Friday, March 1, 2013


Thi Lien was saved by a helicopter crew
I'm continuing my visit to the My Lai massacre site in Vietnam. It's a sad memorial place, a rural village in central Vietnam where hundreds of civilians were killed by US soldiers in a 1968 operation. I've already met one woman that survived that massacre, an older lady in her 80's who is still there today. She had told me her moving story of survival.  

Among the landscaping near the My Lai memorial statue, I see another woman in her 40's tending to the greenery. Like so many Vietnamese women who work the rice paddies, she’s wearing long gloves to protect her skin from the sun. From beneath her conical hat she looks my way, and pauses from her work. She smiles at me, and gives me a friendly wave. It turns out that she is also a survivor of the massacre that occurred here!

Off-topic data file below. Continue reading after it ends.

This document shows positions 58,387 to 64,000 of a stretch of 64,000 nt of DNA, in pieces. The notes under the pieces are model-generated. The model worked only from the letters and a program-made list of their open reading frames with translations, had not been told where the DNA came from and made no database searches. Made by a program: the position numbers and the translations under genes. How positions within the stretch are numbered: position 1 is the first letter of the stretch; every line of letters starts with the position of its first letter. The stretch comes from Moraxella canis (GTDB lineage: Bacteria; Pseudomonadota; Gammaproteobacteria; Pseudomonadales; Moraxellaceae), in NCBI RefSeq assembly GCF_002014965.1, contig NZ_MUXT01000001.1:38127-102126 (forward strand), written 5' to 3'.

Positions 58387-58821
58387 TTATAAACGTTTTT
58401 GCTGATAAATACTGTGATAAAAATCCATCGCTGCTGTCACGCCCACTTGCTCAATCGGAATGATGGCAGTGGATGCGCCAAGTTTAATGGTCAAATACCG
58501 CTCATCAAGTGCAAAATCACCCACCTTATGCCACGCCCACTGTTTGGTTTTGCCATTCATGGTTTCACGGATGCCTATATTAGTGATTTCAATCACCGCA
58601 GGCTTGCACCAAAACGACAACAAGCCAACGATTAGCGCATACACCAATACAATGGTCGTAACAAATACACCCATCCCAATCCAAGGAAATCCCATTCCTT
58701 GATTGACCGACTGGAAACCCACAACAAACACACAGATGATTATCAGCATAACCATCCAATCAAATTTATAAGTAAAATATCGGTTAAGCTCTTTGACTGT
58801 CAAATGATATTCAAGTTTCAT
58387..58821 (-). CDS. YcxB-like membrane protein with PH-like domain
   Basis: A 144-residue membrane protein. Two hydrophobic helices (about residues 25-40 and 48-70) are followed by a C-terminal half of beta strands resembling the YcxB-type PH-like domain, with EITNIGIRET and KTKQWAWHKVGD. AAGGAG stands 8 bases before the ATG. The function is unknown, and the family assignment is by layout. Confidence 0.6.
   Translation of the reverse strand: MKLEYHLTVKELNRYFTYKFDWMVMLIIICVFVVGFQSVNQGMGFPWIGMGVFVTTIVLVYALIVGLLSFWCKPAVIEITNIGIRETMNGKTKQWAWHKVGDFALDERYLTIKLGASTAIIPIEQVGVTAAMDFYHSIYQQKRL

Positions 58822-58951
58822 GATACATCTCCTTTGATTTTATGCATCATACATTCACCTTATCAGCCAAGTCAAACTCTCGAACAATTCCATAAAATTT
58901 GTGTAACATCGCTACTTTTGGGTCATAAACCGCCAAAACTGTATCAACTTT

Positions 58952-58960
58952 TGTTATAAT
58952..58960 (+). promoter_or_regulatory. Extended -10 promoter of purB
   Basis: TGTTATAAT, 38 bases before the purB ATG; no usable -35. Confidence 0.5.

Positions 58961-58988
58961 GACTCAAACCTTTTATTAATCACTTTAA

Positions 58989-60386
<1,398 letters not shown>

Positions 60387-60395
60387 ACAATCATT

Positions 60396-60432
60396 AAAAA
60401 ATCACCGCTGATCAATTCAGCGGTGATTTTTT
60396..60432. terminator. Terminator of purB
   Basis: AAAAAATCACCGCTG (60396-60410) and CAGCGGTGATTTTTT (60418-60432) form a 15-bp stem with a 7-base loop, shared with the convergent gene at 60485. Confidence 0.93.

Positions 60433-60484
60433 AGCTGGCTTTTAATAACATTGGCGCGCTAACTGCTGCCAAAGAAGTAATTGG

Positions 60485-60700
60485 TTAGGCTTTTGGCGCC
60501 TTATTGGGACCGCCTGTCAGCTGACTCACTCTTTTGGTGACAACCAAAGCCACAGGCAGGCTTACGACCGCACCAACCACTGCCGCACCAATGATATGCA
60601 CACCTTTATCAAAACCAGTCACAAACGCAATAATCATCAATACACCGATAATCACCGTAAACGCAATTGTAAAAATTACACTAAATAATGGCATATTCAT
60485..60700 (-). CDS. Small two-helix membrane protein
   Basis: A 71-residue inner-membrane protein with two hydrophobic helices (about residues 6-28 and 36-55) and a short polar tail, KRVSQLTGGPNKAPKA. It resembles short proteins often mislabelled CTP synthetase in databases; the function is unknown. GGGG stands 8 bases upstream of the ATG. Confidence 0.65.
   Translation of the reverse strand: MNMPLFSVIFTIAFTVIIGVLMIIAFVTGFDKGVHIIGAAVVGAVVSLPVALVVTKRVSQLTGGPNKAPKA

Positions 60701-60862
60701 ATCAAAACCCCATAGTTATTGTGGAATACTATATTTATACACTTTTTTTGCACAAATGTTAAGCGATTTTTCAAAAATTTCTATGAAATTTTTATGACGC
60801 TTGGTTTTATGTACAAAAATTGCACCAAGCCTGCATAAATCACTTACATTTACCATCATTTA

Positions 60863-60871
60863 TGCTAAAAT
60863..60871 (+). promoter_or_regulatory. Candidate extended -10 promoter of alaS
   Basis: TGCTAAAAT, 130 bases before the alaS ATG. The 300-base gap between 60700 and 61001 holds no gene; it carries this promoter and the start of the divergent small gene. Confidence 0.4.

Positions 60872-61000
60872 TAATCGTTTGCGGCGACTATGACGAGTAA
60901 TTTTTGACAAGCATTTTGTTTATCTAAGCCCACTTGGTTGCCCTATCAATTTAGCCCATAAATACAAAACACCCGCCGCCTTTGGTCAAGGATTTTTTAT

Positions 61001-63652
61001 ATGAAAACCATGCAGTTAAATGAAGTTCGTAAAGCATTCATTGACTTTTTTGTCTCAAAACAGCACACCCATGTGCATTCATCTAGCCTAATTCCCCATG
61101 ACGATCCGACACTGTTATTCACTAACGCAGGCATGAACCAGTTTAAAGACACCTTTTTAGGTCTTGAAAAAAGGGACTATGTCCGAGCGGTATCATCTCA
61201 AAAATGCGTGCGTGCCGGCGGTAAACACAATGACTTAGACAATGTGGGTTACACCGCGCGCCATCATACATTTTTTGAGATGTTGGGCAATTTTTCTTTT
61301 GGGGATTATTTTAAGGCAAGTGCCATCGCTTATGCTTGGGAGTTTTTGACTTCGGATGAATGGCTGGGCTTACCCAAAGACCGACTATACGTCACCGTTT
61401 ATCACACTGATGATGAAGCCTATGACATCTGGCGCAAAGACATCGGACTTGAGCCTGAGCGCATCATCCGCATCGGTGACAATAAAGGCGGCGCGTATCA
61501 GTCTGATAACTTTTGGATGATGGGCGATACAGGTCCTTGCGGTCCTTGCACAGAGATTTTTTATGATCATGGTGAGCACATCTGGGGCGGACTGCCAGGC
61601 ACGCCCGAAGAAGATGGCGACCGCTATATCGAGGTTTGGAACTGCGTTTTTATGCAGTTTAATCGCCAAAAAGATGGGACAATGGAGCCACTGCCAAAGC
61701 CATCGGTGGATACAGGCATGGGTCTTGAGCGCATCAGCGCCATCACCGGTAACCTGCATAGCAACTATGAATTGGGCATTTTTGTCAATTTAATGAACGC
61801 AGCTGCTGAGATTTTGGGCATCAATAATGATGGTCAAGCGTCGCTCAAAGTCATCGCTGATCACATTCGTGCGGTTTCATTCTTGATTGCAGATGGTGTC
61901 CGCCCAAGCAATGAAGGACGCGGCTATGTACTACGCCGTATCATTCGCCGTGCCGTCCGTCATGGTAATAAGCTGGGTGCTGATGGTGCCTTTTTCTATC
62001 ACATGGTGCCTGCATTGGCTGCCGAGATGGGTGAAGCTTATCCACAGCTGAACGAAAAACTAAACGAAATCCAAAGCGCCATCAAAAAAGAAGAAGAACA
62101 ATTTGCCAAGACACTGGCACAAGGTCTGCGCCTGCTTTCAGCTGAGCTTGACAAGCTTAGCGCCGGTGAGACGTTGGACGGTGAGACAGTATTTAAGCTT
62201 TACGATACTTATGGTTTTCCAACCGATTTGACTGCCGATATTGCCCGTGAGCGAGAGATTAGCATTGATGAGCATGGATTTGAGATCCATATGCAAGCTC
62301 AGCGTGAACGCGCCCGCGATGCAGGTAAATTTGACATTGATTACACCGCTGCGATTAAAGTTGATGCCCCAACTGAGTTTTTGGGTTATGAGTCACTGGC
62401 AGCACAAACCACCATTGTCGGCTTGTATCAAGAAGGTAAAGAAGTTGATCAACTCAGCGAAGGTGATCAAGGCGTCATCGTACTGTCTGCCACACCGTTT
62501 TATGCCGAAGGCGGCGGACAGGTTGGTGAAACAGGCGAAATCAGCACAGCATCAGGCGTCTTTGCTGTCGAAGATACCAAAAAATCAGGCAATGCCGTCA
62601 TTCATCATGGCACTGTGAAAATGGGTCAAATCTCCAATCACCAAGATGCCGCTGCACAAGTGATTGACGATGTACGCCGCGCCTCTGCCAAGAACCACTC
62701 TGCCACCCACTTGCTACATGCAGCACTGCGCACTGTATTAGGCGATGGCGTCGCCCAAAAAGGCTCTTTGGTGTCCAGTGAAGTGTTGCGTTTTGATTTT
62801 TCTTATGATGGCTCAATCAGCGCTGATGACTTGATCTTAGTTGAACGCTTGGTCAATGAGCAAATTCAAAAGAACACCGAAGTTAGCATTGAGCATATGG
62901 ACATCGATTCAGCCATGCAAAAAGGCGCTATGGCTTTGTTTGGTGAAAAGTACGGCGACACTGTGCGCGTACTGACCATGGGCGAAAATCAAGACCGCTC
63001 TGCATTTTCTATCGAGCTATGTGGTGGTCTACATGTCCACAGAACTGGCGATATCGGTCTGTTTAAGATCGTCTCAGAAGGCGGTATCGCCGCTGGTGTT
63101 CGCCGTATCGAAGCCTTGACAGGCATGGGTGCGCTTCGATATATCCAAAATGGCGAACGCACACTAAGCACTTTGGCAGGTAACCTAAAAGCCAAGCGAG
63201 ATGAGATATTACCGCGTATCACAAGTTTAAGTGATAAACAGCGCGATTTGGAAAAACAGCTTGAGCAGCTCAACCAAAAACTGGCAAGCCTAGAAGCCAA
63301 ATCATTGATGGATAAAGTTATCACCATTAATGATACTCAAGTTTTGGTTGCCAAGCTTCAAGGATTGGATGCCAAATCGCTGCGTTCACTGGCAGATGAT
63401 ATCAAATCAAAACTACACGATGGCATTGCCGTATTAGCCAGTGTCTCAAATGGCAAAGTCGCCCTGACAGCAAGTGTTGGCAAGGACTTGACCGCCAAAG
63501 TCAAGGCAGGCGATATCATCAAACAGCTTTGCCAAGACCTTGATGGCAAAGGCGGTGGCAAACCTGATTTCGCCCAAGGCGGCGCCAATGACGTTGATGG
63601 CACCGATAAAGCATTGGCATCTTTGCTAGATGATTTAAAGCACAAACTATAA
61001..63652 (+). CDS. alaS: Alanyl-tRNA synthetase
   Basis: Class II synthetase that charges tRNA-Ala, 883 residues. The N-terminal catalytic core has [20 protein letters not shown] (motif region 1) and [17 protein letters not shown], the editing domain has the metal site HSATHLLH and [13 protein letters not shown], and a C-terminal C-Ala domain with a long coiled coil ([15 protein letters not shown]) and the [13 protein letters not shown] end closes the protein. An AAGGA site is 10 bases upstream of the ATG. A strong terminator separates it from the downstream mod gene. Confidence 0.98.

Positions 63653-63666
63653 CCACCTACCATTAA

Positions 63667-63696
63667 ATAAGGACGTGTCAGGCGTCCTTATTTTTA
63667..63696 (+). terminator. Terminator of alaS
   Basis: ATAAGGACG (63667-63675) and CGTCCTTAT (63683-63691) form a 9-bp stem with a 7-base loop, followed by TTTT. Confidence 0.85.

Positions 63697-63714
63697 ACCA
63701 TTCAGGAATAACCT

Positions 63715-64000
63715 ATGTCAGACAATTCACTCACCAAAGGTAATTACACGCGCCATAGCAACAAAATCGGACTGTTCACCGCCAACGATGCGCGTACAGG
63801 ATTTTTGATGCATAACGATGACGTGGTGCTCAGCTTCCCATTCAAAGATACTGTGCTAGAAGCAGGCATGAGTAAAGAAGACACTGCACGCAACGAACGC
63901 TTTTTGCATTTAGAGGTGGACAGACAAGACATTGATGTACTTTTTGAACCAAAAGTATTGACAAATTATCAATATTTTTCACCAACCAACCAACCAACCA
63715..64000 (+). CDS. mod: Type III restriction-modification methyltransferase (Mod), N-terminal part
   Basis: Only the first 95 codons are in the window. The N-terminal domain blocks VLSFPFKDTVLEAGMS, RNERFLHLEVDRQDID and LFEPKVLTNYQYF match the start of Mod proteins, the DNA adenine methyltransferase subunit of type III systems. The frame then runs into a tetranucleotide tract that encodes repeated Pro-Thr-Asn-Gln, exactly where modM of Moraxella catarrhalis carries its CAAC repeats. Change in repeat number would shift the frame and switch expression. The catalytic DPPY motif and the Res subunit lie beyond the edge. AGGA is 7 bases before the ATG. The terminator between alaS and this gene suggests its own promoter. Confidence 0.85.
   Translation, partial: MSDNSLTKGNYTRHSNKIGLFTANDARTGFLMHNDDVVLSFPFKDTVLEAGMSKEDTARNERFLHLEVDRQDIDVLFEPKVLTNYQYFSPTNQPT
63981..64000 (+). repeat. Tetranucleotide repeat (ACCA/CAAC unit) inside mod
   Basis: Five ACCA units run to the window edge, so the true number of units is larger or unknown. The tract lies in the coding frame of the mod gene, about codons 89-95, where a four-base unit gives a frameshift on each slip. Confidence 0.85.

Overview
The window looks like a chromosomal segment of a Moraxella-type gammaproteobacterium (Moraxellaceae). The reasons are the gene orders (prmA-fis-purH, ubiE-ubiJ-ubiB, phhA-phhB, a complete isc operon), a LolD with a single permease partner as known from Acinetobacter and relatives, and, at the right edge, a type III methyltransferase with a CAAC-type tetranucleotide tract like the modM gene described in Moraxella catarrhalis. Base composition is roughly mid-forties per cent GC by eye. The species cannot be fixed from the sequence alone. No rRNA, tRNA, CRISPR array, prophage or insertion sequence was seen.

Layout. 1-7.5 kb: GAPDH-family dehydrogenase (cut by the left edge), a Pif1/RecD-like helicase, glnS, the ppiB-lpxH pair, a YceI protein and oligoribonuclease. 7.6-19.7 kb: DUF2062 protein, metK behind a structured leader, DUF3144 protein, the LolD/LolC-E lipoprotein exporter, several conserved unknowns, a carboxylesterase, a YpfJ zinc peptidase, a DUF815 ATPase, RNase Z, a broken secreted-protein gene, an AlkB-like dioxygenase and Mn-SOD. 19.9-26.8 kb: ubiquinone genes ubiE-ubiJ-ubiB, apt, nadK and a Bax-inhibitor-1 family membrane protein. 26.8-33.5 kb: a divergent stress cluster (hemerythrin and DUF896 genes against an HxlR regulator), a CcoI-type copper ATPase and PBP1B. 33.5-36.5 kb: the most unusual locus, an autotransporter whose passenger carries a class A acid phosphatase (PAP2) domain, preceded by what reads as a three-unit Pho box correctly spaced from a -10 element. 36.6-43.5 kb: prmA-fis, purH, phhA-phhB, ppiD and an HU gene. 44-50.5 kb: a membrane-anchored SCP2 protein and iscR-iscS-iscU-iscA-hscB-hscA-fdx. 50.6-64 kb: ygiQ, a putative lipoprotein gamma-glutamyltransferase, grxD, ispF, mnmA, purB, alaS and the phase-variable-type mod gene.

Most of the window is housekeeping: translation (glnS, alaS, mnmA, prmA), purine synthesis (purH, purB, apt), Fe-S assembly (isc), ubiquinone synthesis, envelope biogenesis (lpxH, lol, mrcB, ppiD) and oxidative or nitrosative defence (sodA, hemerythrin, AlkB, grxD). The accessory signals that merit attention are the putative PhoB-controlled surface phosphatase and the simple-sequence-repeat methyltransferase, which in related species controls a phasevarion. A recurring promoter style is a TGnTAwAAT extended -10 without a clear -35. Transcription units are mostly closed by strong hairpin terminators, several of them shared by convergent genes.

With the help of my translator, I learn her amazing story. 

Her name is Nguyen Thi Lien, and she was only seven when the attack happened. Today she’s tending a garden of shrubs here in My Lai, next to the long ditch where more than 100 civilians were shot to death on that horrible day in 1968. My translator says that she was at this same ditch when the shooting happened. Her mother covered her, and when the shooting stopped, they both played dead among the other bodies. Then the American soldiers walked away. The dead were all around them, so they gathered with other survivors in a nearby bunker. They started yelling, hoping someone from a nearby village would come and help them. A squad of US soldiers heard their screaming, and returned to finish them off.